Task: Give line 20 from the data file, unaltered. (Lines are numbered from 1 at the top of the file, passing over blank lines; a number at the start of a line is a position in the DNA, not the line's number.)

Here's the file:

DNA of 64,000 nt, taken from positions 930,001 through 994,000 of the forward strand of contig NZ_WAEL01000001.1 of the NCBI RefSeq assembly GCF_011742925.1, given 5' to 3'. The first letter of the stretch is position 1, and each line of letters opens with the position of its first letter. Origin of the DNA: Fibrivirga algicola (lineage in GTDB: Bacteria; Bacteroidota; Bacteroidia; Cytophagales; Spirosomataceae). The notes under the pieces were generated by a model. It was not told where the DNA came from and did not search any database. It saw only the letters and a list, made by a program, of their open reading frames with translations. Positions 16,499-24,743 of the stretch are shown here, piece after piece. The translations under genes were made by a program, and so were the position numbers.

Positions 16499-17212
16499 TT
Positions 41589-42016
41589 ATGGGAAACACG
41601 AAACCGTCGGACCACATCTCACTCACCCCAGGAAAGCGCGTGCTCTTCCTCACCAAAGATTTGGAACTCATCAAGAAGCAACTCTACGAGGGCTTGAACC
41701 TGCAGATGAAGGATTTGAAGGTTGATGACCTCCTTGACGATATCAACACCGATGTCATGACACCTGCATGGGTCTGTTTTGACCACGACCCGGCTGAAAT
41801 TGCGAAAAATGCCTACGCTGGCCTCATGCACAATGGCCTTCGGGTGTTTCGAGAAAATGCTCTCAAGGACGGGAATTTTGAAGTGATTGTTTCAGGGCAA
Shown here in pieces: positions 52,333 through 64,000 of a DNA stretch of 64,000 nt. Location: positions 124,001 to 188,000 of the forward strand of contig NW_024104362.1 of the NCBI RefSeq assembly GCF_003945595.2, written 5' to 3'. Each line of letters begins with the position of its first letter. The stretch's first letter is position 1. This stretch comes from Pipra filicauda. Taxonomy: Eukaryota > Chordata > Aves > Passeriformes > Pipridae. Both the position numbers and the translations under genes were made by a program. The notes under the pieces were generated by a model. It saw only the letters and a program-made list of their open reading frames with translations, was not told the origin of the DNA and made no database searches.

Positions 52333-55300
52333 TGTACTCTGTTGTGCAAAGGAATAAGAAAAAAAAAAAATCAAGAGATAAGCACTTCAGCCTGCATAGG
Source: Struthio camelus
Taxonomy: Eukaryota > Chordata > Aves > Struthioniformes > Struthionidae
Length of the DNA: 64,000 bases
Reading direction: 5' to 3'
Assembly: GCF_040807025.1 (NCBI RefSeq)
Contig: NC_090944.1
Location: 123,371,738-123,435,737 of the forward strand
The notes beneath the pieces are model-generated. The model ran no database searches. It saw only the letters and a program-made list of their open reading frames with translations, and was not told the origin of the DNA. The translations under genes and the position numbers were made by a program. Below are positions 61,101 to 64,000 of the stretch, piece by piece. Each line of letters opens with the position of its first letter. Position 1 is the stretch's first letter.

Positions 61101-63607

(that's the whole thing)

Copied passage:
Positions 61101-63607